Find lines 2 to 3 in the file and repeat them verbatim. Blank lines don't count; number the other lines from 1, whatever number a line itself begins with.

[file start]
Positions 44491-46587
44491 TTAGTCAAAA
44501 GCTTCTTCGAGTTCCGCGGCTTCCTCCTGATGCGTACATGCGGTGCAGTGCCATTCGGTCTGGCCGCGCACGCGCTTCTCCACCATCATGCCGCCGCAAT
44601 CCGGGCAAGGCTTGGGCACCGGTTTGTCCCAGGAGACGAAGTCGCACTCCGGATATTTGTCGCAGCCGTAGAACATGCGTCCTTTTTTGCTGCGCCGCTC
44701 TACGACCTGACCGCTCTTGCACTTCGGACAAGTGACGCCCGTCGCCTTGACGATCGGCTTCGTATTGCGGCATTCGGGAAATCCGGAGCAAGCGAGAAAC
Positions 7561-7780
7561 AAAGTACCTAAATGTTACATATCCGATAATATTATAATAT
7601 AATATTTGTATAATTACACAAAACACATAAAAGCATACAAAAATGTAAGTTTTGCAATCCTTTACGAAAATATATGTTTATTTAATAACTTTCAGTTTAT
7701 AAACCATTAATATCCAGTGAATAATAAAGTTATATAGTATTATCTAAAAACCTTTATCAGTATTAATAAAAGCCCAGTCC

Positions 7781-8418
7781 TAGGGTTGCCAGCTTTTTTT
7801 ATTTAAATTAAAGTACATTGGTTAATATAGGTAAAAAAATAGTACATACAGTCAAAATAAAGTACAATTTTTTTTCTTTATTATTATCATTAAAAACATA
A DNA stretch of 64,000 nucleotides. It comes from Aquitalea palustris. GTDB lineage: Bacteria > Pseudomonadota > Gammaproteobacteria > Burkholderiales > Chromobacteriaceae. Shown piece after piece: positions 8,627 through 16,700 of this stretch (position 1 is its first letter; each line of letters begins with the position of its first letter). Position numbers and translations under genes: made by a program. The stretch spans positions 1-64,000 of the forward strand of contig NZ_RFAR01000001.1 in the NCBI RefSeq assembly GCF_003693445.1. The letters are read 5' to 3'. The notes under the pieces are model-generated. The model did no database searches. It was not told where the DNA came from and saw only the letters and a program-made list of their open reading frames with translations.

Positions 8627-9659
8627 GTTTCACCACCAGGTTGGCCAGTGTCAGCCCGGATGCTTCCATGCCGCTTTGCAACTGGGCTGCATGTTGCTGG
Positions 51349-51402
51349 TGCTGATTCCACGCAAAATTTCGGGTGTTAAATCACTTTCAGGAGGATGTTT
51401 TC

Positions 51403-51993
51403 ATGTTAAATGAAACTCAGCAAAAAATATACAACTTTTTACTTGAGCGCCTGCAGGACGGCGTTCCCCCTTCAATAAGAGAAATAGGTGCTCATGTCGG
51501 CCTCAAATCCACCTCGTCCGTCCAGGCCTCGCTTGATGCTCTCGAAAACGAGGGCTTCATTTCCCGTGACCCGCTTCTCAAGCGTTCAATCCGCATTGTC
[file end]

44491 TTAGTCAAAA
44501 GCTTCTTCGAGTTCCGCGGCTTCCTCCTGATGCGTACATGCGGTGCAGTGCCATTCGGTCTGGCCGCGCACGCGCTTCTCCACCATCATGCCGCCGCAAT